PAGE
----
Sri Lanka nears complete economic meltdown as food shortage worsens

After its foreign currency reserves dropped to USD 1.6 billion in November last year, Sri Lanka’s economic crisis has snowballed at an alarming rate with acute shortage of essential commodities, food and fuel

January 21, 2022 by Peoples Dispatch
Food crisis Sri Lanka
(Photo: via Tamil Guardian)

Sri Lanka’s accelerating economic crisis may be leading to a complete meltdown as the country’s stocks of food and fuel are running out causing alarm across several sectors. At present, Sri Lanka’s total foreign debt obligations due in 2022 total around USD 7 billion, including bond repayments of USD 500 million in January and USD 1 billion in July.

The COVID-19 pandemic has led the Sri Lankan economy to the worst contraction ever recorded in its history, resulting in widespread job and earnings losses. People have registered their dissatisfaction with the government’s policies and inaction over the socio-economic situation through protests. Farmers, public sector employees, power sector workers, doctors, students, and teachers have staged demonstrations over the past three months to demand payment of wages, salaries and basic services. 

Sri Lanka’s foreign exchange reserves fell to USD 1.6 billion in November, triggering alarm across sectors as it severely impacted the country’s import capacity. Through a currency swap agreement signed with China in March last year, Colombo was able to raise its forex reserves to USD 3.1 billion in December, however, the situation has not improved materially on the ground.

The current crisis has taken a toll on the people, especially the working class citizens who are faced with an acute shortage of food, record inflation at 11.1% and regular power cuts.

No crop in the farms, no bread in bakeries and no vegetables in the kitchen

Farmers across several districts in Sri Lanka have been holding protests since November last year to raise their concerns over the significant crop failure that the country’s agriculture sector is currently facing. In April 2021, the Gotabaya Rajapaksa government banned the use and import of all chemical fertilizers in a bid to promote 100% organic farming in the country. The ban was later reversed, however, the move has already impacted the yield of Maha (September to March) season in many areas.

On December 29 and 30, paddy farmers in Badulla and Anuradhapura district staged a protest demanding compensation for their crops damaged due to the lack of fertilizer as promised by the government. 

According to professor Saman Dharmakeerthi at the Faculty of Agriculture, University of Peradeniya, the current shortage of non-durable farm products like vegetables is likely to increase as the country may see crop failure of at least 50% by the end of the Maha season in March.

He explains, “Despite much attention from the government, it failed to provide essential agro-chemicals and fertilizers at least to the paddy sector of Sri Lanka. Hence, paddy fields are in a pathetic situation. They paid even less attention to vegetables, root crops and other field crops such as corn.”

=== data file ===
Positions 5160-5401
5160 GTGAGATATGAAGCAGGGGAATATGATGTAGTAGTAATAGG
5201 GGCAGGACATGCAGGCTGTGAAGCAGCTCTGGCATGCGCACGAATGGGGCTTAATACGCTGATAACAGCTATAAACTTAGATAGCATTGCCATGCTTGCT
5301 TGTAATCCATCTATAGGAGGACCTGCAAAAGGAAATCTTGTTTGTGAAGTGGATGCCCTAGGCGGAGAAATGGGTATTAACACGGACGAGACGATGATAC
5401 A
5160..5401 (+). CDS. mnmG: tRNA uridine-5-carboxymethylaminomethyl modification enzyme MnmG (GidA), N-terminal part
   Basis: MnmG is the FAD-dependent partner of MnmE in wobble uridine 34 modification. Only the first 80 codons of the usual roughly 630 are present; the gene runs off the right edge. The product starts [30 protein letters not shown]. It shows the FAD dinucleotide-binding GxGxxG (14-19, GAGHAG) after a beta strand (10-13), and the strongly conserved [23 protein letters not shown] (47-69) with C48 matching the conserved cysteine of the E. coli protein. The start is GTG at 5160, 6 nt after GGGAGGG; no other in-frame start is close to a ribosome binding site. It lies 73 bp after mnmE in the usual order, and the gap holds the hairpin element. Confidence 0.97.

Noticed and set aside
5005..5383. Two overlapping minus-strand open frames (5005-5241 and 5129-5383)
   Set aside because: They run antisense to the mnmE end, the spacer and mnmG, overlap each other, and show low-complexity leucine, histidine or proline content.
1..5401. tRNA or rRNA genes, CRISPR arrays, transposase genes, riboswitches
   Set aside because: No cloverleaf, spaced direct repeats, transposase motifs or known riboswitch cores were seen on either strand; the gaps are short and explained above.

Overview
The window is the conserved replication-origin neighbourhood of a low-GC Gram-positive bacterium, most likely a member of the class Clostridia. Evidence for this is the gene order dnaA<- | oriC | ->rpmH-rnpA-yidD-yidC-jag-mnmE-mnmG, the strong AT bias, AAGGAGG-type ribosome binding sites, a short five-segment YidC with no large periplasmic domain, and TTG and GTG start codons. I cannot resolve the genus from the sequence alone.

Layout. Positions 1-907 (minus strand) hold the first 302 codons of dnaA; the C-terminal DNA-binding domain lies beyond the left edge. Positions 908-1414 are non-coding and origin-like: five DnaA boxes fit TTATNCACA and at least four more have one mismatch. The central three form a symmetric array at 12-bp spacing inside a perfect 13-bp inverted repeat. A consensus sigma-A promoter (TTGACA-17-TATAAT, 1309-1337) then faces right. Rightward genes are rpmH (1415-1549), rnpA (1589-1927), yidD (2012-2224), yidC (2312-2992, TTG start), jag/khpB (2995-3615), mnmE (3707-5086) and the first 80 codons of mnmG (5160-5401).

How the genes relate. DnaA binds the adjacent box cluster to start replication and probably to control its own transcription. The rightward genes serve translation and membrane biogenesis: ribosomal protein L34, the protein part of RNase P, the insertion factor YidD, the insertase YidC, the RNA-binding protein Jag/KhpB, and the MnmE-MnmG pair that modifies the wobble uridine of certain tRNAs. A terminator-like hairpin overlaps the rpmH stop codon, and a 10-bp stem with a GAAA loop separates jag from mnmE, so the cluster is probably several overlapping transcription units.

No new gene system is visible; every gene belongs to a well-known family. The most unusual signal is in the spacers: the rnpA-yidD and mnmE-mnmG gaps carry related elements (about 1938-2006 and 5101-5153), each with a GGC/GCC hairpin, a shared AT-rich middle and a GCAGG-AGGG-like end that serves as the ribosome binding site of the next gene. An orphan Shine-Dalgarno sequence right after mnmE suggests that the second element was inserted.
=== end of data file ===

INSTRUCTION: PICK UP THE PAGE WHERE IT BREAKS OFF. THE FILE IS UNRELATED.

The food crisis in Sri Lanka has affected all sections of society. People have been lining the streets in recent months to purchase essential food items like cereals, vegetables and bread as the supply is gravely reduced. The rising prices of necessary commodities is also due to the central bank printing money to keep interest rates low which has triggered excess credit and forex shortages.

On January 7, the president of the All Ceylon Bakery Owners Association, N K Jayawardena, told the press that the situation was dire for the bakeries. He said, “The companies said they can give us as much flour as we want, but the issue is with dollars. They told us that they only get 10 percent of the dollars they need. So what are they going to do?” 

Besides bread, shortage of primary raw material like paddy and vegetables has affected dependent sectors such as the restaurant industry, where both service providers and the customers are facing the brunt of the food crisis.  

President Rajapaksa attempted to introduce price controlling policies in September 2021 with a price cap covering items such as sugar and rice. However, the move pushed the country’s food stocks into the black market, further raising general prices once the price caps were removed.

Last month, the All Island Canteen Owners’ Association (AICOA) of Sri Lanka warned that more than 80% of canteens and hotels are on the verge of shutting down due to the increasing prices of liquefied petroleum gas (LPG) and ingredients such as vegetables and meat.

Restaurant worker Kapila Ratnayake told The Morning that the present crisis is a result of  the rapid and unbearable increase in prices of vegetables, which are the main ingredients for any preparation at restaurants.  “Even if the price was not an issue, there is a very limited supply of vegetables and we cannot buy more than 50-60% of the amount of vegetables we used to buy,” said Ratnayake.

However, domestic crop failure is not the only reason behind Sri Lanka’s current food crisis. The Rajapaksa government’s ad hoc policies, as with the case of organic farming, have been criticized for their discriminatory and short-sighted nature.

On January 4, the Sri Lankan government unveiled a USD 1 billion economic relief package following a series of protests in December over rising prices and unpaid salaries. The government has promised to raise civil servants’ salaries and pensions, remove some taxes on food and medicine, and provide cash for the two million people who rely on income support as a part of the scheme.

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